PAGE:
Bastarrika, Soto, Gonzalez & Somohano, L.L.P.

Paterson Legal Issues Blog

Make sure tech doesn't dominate in criminal pretrial matters

The 2002 movie, "Minority Report" tells the story of a future in which a special police force uses psychics and technology to arrest individuals on the basis of predicted crimes, rather than crimes committed. It's science fiction, but in the view of some, New Jersey's current methods for deciding whether a criminal suspect is released or detained pending trial comes disturbingly close to that reality.

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Backlog of immigration applications for prospective citizens

The wait time to hear back on a citizenship application can vary. As of the end of 2017, there were 725,000 people waiting to become U.S. citizens, including over 30,896 in New Jersey. Many people are taking a second look at the current immigration process to understand the reasons behind this backlog.

The majority of people with pending citizenship applications in New Jersey are legal residents with green cards looking to become permanent residents. One study found that the processing of these application can take up to 20 months. According to the most recent data, New Jersey has the fifth highest number of pending applications. 

What to do with student loans when facing bankruptcy

One of the most difficult types of debt to manage is student loans. This is because student loans are typically not dischargeable in bankruptcy. However, New Jersey debt holders may see this change in the future.

Over 44 million borrowers in the U.S. have outstanding student loans adding up to a collective $1.5 trillion in debt. In 2016, the average student owed $37,172 upon graduation. Unsurprisingly, this is the second highest consumer debt category and often a concern of those considering bankruptcy.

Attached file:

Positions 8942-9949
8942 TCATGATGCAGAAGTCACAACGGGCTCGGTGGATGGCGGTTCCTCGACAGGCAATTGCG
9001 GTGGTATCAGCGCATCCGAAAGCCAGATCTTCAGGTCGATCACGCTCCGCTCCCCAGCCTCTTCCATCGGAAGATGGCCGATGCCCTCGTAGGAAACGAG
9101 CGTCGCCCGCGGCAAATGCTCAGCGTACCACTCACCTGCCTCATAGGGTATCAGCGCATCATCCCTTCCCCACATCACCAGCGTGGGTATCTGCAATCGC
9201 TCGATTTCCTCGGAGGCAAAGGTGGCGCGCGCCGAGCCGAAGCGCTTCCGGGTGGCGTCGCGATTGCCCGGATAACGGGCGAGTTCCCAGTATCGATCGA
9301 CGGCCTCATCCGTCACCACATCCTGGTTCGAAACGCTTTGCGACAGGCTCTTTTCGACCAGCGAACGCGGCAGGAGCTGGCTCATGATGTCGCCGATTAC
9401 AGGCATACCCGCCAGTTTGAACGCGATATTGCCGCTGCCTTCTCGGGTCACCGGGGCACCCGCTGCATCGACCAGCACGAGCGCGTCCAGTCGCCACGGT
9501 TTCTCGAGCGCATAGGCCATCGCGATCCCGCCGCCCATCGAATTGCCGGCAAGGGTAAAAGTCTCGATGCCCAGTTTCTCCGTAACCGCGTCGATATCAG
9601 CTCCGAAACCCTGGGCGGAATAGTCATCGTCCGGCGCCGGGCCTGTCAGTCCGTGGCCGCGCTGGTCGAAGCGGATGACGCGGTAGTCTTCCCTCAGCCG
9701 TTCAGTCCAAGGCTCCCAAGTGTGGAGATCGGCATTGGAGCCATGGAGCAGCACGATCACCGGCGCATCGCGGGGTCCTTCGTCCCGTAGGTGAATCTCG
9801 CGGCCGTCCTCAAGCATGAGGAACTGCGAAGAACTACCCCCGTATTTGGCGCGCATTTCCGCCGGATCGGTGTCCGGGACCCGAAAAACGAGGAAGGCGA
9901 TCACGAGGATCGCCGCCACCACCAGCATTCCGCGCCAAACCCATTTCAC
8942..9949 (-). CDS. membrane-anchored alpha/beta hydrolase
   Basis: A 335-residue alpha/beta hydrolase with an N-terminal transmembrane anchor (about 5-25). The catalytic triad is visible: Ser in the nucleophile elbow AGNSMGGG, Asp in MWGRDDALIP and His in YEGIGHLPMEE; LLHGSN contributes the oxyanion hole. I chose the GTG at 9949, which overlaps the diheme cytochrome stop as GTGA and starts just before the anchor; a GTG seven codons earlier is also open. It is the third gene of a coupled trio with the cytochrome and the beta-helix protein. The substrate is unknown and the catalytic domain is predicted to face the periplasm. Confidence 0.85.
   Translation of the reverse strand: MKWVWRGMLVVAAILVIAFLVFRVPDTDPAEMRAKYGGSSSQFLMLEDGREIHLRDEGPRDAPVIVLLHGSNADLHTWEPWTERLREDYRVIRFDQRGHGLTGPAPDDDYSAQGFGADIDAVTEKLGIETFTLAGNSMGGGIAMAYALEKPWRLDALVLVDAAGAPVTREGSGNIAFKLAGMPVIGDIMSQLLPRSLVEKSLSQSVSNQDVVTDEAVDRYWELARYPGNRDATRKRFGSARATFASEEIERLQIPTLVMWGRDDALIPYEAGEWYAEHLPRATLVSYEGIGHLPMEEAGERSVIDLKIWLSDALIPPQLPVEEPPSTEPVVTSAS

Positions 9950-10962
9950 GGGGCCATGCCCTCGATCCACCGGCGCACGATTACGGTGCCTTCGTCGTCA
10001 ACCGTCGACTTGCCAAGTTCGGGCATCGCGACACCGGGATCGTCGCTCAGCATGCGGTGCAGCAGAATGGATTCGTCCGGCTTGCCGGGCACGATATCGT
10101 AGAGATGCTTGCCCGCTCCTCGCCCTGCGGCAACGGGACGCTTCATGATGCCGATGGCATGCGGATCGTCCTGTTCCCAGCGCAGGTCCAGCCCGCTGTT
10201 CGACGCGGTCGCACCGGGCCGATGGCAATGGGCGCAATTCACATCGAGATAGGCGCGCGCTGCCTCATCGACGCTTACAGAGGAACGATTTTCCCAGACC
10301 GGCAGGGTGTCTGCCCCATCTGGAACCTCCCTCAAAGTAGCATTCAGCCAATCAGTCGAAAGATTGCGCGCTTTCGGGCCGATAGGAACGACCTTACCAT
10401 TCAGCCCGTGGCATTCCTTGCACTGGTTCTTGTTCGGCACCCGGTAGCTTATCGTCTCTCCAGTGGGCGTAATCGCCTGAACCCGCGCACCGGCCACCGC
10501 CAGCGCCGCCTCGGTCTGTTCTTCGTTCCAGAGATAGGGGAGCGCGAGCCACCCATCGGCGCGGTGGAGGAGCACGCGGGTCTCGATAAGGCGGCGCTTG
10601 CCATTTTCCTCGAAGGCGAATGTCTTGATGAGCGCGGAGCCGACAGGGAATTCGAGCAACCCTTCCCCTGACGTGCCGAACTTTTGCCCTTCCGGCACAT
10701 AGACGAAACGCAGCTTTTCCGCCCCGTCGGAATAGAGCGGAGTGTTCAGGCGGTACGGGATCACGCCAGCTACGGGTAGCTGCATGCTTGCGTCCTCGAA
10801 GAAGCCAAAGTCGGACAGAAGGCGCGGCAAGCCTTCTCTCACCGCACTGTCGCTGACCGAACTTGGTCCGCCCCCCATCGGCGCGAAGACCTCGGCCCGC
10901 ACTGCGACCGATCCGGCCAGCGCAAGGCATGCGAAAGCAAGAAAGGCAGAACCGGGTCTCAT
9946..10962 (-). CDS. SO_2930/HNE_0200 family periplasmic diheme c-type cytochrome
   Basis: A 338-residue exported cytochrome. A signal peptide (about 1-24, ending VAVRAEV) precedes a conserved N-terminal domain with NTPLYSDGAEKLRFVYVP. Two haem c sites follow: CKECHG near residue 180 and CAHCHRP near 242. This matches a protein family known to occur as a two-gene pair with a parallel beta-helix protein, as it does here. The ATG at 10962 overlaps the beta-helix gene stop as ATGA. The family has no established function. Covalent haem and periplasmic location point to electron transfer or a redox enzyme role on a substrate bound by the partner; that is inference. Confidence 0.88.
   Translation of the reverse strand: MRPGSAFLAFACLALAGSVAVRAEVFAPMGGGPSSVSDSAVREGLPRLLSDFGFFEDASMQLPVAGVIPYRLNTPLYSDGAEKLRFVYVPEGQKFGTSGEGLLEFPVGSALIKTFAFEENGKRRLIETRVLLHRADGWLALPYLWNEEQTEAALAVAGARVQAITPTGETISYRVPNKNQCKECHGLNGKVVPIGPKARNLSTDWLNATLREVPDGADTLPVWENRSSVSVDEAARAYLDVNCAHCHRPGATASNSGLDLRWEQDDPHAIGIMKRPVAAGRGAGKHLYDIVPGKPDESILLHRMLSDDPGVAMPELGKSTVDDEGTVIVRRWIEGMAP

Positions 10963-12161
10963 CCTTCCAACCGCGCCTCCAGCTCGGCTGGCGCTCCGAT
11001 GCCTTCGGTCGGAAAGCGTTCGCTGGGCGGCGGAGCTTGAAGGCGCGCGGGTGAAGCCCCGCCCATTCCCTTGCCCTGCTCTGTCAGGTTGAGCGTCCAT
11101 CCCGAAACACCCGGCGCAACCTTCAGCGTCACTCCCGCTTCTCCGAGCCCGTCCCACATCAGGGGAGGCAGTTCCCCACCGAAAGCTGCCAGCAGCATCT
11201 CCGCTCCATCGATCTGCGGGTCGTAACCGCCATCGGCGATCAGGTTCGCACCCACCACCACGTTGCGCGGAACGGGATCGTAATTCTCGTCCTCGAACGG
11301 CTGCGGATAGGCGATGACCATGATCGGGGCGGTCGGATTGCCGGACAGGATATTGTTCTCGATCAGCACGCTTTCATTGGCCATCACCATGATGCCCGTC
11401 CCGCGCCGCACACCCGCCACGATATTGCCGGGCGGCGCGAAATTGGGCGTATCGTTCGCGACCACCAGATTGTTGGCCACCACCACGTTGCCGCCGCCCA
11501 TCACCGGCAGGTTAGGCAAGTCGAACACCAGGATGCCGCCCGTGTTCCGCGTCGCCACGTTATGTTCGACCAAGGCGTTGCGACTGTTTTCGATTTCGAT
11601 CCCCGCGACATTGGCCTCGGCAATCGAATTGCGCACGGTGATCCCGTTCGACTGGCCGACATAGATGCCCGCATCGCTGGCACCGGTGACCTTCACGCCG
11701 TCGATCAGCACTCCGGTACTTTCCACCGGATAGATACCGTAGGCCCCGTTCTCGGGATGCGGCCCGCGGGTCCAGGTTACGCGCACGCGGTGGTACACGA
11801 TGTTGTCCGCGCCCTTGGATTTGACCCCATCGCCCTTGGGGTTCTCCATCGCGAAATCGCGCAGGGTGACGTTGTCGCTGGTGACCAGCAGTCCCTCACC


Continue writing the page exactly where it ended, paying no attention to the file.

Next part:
What is the difference between Chapter 7 and 13 bankruptcy?

Many people looking for a fresh financial start can be confused by the different types of bankruptcy available and the laws associated with each. New Jersey individuals typically file for either Chapter 7 or Chapter 13 bankruptcy. It is important for individuals to look carefully at the qualifications, benefits and drawbacks of each to decide which is right for them.

The main difference between Chapter 7 and Chapter 13 bankruptcy is what happens to the debts following the filing. Under Chapter 7, the unsecured debt would be discharged. Under Chapter 13, payments are still made on debts pursuant to a court-approved plan. There are certain conditions to each, and often the one that is chosen depends on a person's financial situation upon filing.

Financial aid unrestricted by immigration status in New Jersey

Policy regarding what types of public services undocumented immigrants can access vary from state to state. Recently, a change to New Jersey law was passed that allows for undocumented immigrant students to apply for financial aid as students. Under the new policy, students will be able to receive loans, grants and scholarships regardless of immigration status.